As the Detroit Free Press' Mike Brookbank reports, the first person to receive a ticket arrived last night:

Teman Evans didn’t intend to do it.

But the 32-year-old turned out to be the first in line at the University of Michigan’s Union Ticket Office.

By this morning, thousands were behind him in a line that snaked for blocks outside the Michigan Union on State Street.

“I got here at 7:30 last night and thought there’d be a whole crew waiting for a month and somehow I was the first one,” said Evans.

People who arrived at 6 a.m. this morning found a long line of people who had been waiting overnight. The line stretched down State Street, down E. William St., and then snaked around to the University of Michigan's Administration building.

Six hours later, 3,000 people had tickets to see President Obama's speech tomorrow at the University of Michigan's Al Glick Fieldhouse. The Fieldhouse is the University of Michigan's football practice facility.

Mr. Obama's stop in Ann Arbor is his second as President. He gave the commencement address in 2010.

This stop is one of many he is making across the country in the wake of his State of the Union speech. He's expected to talk about his ideas for keeping college education affordable.

Education
7:30 pm
Wed January 25, 2012

More online K-12 schools coming to Michigan?

The debate over the effectiveness of K-through-12 cyber schools is ramping up at the state Capitol.

A state House panel is considering a measure that would allow more "cyber schools" to operate in Michigan.          

There are currently two cyber schools authorized in Michigan.

Former state schools Superintendent Tom Watkins supports allowing more cyber schools to operate in the state. But he cautioned lawmakers to take careful consideration of how well individual schools are performing.  

“I would invoke an old Chinese saying; that once you open the window, all the flies can come in,” said Watkins.

Those opposed to more cyber schools in the state say not enough is known about their success rates.

Democratic state Representative Rudy Hobbs, playing on Watkins' flies metaphor, said he wants to make sure new cyber schools operating in the state meet high performance standards.

"Once we pass this, we open up the window. All the flies can come in; every single one of them," said Hobbs. "And then we have to try and figure out which ones are good, which ones are bad, get our fly-swatter out and kind of kill the ones that are bad. Why get the fly-swatter out? Let’s just make sure we let the good ones come in and be done with it."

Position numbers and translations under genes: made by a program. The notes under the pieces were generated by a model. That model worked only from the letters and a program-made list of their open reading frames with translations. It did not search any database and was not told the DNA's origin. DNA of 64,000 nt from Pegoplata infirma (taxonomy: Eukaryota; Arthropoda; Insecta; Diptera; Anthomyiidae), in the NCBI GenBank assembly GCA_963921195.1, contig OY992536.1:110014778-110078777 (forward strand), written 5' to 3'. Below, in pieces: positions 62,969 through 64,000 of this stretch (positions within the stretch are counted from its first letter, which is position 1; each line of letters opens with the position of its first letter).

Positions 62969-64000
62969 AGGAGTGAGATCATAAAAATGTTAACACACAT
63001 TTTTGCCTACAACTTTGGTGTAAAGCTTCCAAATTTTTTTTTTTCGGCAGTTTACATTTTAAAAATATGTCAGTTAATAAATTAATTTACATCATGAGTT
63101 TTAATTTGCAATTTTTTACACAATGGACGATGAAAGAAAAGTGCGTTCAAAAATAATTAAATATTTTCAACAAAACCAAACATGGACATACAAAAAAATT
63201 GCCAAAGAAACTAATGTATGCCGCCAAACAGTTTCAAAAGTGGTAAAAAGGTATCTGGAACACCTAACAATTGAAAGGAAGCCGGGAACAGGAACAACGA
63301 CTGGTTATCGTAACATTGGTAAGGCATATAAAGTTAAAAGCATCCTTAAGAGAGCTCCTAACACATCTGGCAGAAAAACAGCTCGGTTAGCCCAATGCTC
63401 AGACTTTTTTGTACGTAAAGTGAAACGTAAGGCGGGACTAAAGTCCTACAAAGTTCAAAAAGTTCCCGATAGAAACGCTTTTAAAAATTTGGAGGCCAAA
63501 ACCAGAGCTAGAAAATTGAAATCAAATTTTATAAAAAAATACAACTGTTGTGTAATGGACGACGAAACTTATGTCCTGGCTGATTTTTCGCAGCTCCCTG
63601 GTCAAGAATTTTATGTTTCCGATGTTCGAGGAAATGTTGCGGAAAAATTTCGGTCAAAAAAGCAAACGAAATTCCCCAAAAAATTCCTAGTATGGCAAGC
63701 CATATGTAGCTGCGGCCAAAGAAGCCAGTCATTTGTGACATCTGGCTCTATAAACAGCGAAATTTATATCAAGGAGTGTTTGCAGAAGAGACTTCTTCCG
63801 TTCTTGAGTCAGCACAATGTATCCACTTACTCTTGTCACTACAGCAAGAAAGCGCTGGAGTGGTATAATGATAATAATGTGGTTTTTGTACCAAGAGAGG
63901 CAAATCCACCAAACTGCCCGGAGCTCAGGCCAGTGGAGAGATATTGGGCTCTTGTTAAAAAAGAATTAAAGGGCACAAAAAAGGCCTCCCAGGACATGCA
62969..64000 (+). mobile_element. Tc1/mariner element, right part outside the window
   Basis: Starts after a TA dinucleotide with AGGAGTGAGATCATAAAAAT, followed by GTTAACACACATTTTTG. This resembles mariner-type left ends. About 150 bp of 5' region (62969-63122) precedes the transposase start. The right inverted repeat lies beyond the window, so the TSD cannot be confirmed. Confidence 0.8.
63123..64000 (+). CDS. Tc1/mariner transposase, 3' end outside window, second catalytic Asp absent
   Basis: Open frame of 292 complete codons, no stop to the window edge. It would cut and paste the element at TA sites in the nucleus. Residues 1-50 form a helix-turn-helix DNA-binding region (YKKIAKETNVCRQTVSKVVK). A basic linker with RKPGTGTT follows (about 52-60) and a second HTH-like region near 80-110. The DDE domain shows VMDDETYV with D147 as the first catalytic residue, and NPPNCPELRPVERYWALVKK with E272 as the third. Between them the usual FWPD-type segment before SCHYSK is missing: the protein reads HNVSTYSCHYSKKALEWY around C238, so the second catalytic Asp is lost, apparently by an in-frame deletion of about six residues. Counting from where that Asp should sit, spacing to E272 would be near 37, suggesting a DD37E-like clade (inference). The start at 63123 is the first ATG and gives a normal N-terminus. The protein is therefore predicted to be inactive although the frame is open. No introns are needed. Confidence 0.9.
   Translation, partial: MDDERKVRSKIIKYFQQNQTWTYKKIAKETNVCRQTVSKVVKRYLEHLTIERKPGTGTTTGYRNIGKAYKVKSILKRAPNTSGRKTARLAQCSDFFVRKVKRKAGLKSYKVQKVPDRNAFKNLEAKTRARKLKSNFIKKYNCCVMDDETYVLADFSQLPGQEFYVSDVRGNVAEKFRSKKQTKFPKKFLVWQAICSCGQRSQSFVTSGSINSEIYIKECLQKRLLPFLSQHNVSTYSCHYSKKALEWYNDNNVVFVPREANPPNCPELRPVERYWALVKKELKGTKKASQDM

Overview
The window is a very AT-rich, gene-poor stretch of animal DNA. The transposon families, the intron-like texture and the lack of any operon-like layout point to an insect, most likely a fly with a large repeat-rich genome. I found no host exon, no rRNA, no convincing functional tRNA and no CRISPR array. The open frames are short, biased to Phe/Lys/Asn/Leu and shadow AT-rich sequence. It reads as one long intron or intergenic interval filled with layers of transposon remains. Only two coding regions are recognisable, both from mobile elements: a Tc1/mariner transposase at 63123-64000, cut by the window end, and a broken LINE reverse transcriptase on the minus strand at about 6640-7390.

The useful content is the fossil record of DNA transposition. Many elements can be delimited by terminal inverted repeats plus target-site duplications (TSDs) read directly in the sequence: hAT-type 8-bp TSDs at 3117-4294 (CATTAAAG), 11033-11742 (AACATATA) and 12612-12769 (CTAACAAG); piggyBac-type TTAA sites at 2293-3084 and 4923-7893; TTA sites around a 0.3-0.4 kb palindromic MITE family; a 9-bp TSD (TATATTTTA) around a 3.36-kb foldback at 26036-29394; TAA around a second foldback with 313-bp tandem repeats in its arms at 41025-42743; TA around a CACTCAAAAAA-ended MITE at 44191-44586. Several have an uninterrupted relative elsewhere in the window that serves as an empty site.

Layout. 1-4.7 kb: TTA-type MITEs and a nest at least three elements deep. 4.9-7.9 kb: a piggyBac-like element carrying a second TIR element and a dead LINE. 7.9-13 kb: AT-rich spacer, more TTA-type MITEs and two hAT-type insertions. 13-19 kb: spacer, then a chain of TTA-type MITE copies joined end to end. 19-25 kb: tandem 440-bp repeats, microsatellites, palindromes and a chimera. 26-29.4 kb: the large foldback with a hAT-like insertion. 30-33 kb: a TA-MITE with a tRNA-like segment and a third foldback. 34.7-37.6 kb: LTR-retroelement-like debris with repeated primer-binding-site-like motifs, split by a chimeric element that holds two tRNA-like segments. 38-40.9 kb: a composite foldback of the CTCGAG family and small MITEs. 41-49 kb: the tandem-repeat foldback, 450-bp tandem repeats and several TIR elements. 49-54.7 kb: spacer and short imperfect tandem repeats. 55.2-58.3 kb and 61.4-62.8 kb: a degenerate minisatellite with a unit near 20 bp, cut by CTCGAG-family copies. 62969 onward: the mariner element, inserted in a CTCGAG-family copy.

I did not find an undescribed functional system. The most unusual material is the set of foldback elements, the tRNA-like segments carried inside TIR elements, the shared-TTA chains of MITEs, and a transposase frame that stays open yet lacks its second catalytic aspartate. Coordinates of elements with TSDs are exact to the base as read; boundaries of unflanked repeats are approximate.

Supporters of online learning say kids and parents should be afforded more education options and opportunities in the digital age. And they say wait-lists for cyber schools are long.

Republican state Representative Tom McMillin chairs the House Education Committee.

"Education is changing, and it’s changing rapidly. But if we don’t change, the world’s not waiting. And we can’t be stuck in some of the older ways of doing things and our kids are going to be left behind and our state is," said McMillin.

Governor Rick Snyder says he wants traditional public schools to incorporate more cyber-learning. But he has not called for more online-only schools.

Changing Gears
12:09 pm
Wed January 25, 2012

Teaching after a year in the crossfire

It’s been a tough few years for teachers. Classes are bigger. Pay is down. Benefits cost more.

And, in the last year, teachers across the Midwest have been at the center of collective bargaining fights in Wisconsin and Ohio. With all that, we wanted to know what it’s like to be a teacher today. So, three generations assembled in Lila Howard’s classroom at Saline High School near Ann Arbor.

Howard is about to retire after years teaching AP Psychology. Jason Gumenick teaches government and is in the middle of his career. Then, there’s David Dolsen, a college freshman, who had both of the others as teachers.

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Politics
4:40 pm
Wed January 18, 2012

UM grad student claims lost job over union effort

Members of the Graduate Employees Organization picketing on the North Campus of the University of Michigan in 2008. Many University administrators and deans maintain these research assistants are not "employees."
UM GEO

Update 4:26 p.m.

Jennifer Dibbern, the former University of Michigan graduate student, spoke at a press conference this afternoon on U of M's north campus.

Dibbern worked as a graduate student research assistant while pursuing her doctoral degree in Materials Science and Engineering at the U of M.  She was also involved in the effort to form a union for research assistants.